Aggregation Versus Disaggregation In Input-Output Analysis Of The Environment
AbstractAnalysts carrying out input-output analyses of environmental issues are often plagued by environmental and input-output data existing in different classifications, with environmentally sensitive sectors sometimes being aggregated in the economic input-output database. In principle there are two alternatives for dealing with such misalignment: either environmental data have to be aggregated into the input-output classification, which entails an undesirable loss of information, or input-output data have to be disaggregated based on fragmentary information. In this article, I show that disaggregation of input-output data, even if based on few real data points, is superior to aggregating environmental data in determining input-output multipliers. This is especially true if the disaggregated sectors are heterogeneous with respect to their economic and environmental characteristics. The results of this work may help analysts in understanding that disaggregation based on even a small amount of proxy information can improve the accuracy of input-output multipliers significantly. Perhaps, these results will also provide encouragement for preferring model disaggregation to aggregation in future work.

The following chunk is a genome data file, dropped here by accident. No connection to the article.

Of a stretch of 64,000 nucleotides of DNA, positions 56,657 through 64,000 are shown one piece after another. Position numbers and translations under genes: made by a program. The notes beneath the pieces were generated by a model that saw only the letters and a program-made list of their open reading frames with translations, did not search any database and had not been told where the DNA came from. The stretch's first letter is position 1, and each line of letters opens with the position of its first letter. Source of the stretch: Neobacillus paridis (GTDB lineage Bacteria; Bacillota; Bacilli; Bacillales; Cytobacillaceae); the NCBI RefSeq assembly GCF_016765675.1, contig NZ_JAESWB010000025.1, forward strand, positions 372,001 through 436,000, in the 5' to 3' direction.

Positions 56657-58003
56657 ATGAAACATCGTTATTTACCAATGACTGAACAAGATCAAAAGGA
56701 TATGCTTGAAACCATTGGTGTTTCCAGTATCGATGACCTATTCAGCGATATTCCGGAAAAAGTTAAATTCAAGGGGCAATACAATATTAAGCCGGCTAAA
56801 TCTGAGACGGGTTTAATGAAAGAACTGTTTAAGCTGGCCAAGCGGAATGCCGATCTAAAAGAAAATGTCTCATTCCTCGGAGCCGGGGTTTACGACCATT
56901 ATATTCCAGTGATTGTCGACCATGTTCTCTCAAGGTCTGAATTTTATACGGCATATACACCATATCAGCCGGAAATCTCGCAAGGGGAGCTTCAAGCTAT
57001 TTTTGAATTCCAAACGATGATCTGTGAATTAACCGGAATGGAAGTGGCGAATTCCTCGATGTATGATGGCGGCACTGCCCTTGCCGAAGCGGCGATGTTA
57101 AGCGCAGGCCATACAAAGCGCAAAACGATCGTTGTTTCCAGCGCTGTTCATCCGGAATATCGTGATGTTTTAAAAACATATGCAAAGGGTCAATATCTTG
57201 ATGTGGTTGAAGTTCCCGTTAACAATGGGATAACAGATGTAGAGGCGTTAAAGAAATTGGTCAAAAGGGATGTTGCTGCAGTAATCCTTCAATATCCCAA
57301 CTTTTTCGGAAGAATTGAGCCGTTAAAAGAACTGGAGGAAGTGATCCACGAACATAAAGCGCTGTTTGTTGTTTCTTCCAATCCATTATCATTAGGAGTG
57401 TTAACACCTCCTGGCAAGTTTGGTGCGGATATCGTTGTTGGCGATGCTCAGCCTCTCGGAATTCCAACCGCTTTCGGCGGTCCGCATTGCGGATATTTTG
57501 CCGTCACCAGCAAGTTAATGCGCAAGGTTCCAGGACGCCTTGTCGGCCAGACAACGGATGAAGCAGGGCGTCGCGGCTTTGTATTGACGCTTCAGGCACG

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Bibliographic InfoArticle provided by Taylor & Francis Journals in its journal Economic Systems Research.
Volume (Year): 23 (2011)
Issue (Month): 1 ()
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- Su, Bin & Ang, B.W. & Low, Melissa, 2013. "Input–output analysis of CO2 emissions embodied in trade and the driving forces: Processing and normal exports," Ecological Economics, Elsevier, vol. 88(C), pages 119-125.
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